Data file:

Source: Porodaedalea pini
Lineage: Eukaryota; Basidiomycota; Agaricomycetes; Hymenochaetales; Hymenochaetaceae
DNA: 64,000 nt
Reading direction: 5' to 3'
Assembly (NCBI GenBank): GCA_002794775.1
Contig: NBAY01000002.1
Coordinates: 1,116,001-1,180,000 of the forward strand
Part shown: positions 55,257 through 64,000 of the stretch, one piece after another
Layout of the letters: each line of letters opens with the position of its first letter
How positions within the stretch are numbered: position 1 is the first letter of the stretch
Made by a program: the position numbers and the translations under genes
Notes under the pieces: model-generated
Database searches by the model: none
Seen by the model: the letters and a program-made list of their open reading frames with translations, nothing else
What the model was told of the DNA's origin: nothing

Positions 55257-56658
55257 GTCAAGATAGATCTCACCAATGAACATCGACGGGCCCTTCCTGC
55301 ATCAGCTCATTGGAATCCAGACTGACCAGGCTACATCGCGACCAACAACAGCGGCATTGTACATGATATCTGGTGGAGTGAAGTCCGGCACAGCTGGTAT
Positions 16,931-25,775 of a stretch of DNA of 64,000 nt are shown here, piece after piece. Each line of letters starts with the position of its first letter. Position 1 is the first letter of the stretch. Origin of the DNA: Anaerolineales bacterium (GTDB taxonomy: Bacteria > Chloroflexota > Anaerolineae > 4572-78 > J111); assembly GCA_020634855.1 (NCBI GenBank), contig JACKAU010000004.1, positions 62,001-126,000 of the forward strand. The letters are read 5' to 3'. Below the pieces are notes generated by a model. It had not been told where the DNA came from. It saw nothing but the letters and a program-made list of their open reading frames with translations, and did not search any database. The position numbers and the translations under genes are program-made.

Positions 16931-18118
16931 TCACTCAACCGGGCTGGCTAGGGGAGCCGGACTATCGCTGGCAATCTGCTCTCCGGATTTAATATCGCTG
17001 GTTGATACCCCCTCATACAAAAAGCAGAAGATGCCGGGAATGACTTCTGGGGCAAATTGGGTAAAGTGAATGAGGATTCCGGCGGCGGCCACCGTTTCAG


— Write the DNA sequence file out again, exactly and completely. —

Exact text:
Source: Porodaedalea pini
Lineage: Eukaryota; Basidiomycota; Agaricomycetes; Hymenochaetales; Hymenochaetaceae
DNA: 64,000 nt
Reading direction: 5' to 3'
Assembly (NCBI GenBank): GCA_002794775.1
Contig: NBAY01000002.1
Coordinates: 1,116,001-1,180,000 of the forward strand
Part shown: positions 55,257 through 64,000 of the stretch, one piece after another
Layout of the letters: each line of letters opens with the position of its first letter
How positions within the stretch are numbered: position 1 is the first letter of the stretch
Made by a program: the position numbers and the translations under genes
Notes under the pieces: model-generated
Database searches by the model: none
Seen by the model: the letters and a program-made list of their open reading frames with translations, nothing else
What the model was told of the DNA's origin: nothing

Positions 55257-56658
55257 GTCAAGATAGATCTCACCAATGAACATCGACGGGCCCTTCCTGC
55301 ATCAGCTCATTGGAATCCAGACTGACCAGGCTACATCGCGACCAACAACAGCGGCATTGTACATGATATCTGGTGGAGTGAAGTCCGGCACAGCTGGTAT
Positions 16,931-25,775 of a stretch of DNA of 64,000 nt are shown here, piece after piece. Each line of letters starts with the position of its first letter. Position 1 is the first letter of the stretch. Origin of the DNA: Anaerolineales bacterium (GTDB taxonomy: Bacteria > Chloroflexota > Anaerolineae > 4572-78 > J111); assembly GCA_020634855.1 (NCBI GenBank), contig JACKAU010000004.1, positions 62,001-126,000 of the forward strand. The letters are read 5' to 3'. Below the pieces are notes generated by a model. It had not been told where the DNA came from. It saw nothing but the letters and a program-made list of their open reading frames with translations, and did not search any database. The position numbers and the translations under genes are program-made.

Positions 16931-18118
16931 TCACTCAACCGGGCTGGCTAGGGGAGCCGGACTATCGCTGGCAATCTGCTCTCCGGATTTAATATCGCTG
17001 GTTGATACCCCCTCATACAAAAAGCAGAAGATGCCGGGAATGACTTCTGGGGCAAATTGGGTAAAGTGAATGAGGATTCCGGCGGCGGCCACCGTTTCAG